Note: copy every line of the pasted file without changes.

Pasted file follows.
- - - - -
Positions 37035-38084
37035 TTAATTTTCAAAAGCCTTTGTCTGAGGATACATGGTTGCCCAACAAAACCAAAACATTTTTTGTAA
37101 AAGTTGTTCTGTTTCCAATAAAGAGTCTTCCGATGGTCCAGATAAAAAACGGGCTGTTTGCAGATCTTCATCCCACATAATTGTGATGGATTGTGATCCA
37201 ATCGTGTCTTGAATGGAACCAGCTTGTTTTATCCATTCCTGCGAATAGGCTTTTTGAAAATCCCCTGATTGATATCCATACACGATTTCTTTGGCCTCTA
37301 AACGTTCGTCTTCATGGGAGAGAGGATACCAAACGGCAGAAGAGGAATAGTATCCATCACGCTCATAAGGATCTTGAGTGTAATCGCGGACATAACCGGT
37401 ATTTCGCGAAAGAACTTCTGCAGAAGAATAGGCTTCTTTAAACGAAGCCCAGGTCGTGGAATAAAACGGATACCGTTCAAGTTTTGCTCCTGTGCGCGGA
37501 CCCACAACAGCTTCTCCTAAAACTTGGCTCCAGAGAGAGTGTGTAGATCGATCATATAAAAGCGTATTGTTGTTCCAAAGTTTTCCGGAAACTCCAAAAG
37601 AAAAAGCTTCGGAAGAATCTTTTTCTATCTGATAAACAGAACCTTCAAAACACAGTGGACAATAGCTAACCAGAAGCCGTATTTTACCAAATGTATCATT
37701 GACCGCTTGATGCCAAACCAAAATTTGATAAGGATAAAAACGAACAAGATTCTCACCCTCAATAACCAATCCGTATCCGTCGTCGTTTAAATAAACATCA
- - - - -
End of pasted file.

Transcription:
Positions 37035-38084
37035 TTAATTTTCAAAAGCCTTTGTCTGAGGATACATGGTTGCCCAACAAAACCAAAACATTTTTTGTAA
37101 AAGTTGTTCTGTTTCCAATAAAGAGTCTTCCGATGGTCCAGATAAAAAACGGGCTGTTTGCAGATCTTCATCCCACATAATTGTGATGGATTGTGATCCA
37201 ATCGTGTCTTGAATGGAACCAGCTTGTTTTATCCATTCCTGCGAATAGGCTTTTTGAAAATCCCCTGATTGATATCCATACACGATTTCTTTGGCCTCTA
37301 AACGTTCGTCTTCATGGGAGAGAGGATACCAAACGGCAGAAGAGGAATAGTATCCATCACGCTCATAAGGATCTTGAGTGTAATCGCGGACATAACCGGT
37401 ATTTCGCGAAAGAACTTCTGCAGAAGAATAGGCTTCTTTAAACGAAGCCCAGGTCGTGGAATAAAACGGATACCGTTCAAGTTTTGCTCCTGTGCGCGGA
37501 CCCACAACAGCTTCTCCTAAAACTTGGCTCCAGAGAGAGTGTGTAGATCGATCATATAAAAGCGTATTGTTGTTCCAAAGTTTTCCGGAAACTCCAAAAG
37601 AAAAAGCTTCGGAAGAATCTTTTTCTATCTGATAAACAGAACCTTCAAAACACAGTGGACAATAGCTAACCAGAAGCCGTATTTTACCAAATGTATCATT
37701 GACCGCTTGATGCCAAACCAAAATTTGATAAGGATAAAAACGAACAAGATTCTCACCCTCAATAACCAATCCGTATCCGTCGTCGTTTAAATAAACATCA